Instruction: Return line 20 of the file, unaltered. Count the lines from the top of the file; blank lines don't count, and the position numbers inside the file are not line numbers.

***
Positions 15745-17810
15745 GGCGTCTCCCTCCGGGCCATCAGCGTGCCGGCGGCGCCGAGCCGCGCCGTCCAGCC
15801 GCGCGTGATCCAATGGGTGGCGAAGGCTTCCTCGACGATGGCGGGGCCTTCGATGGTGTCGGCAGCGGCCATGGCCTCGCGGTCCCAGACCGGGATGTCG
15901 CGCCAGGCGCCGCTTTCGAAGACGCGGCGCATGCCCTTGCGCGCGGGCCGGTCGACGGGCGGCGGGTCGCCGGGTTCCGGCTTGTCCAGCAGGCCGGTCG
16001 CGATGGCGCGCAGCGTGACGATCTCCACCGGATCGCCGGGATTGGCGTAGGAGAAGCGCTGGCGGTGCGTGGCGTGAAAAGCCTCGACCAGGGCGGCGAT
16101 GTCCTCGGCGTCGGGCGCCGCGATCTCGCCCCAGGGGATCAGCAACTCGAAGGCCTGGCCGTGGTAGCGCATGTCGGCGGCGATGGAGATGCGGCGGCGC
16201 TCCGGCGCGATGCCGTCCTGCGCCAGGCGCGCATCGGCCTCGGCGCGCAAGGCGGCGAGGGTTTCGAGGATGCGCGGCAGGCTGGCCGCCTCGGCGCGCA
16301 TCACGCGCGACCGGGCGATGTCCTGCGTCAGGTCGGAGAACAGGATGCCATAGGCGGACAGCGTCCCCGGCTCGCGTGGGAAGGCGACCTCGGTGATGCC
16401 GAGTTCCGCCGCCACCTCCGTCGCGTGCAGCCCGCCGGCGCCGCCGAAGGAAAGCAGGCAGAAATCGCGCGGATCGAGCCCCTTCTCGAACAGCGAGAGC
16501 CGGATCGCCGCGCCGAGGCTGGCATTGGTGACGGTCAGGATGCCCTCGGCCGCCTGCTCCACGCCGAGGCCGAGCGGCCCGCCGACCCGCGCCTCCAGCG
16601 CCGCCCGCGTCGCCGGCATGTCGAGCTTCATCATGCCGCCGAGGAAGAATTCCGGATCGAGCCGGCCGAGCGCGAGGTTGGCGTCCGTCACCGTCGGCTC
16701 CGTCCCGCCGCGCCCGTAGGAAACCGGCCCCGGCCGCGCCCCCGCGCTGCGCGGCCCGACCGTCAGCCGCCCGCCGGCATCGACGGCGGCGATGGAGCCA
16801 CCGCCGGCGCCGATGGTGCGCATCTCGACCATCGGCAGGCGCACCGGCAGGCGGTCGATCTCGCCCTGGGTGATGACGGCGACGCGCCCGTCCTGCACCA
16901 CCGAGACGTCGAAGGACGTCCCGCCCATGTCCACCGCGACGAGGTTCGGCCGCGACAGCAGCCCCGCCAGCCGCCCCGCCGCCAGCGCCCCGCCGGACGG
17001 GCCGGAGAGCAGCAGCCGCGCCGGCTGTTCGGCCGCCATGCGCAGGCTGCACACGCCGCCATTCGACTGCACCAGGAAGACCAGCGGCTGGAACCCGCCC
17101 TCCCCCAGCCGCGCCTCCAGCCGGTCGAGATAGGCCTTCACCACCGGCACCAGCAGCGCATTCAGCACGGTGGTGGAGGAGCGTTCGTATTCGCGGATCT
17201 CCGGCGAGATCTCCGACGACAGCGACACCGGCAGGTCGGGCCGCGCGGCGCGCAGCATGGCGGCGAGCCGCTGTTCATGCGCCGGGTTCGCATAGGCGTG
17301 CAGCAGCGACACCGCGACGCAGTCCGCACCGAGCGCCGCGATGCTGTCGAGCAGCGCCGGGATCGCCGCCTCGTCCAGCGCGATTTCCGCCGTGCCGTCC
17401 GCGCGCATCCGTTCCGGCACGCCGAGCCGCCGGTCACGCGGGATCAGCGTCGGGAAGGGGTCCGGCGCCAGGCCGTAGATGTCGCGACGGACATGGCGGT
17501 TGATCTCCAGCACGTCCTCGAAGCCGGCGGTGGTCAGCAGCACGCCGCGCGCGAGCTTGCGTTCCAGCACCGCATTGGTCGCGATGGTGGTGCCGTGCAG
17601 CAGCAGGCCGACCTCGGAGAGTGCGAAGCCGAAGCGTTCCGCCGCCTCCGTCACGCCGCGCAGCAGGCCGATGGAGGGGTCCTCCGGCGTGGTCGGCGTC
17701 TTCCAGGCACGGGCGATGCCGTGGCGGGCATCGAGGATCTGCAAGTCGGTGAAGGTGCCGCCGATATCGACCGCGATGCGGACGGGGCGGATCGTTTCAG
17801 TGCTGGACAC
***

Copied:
17501 TGATCTCCAGCACGTCCTCGAAGCCGGCGGTGGTCAGCAGCACGCCGCGCGCGAGCTTGCGTTCCAGCACCGCATTGGTCGCGATGGTGGTGCCGTGCAG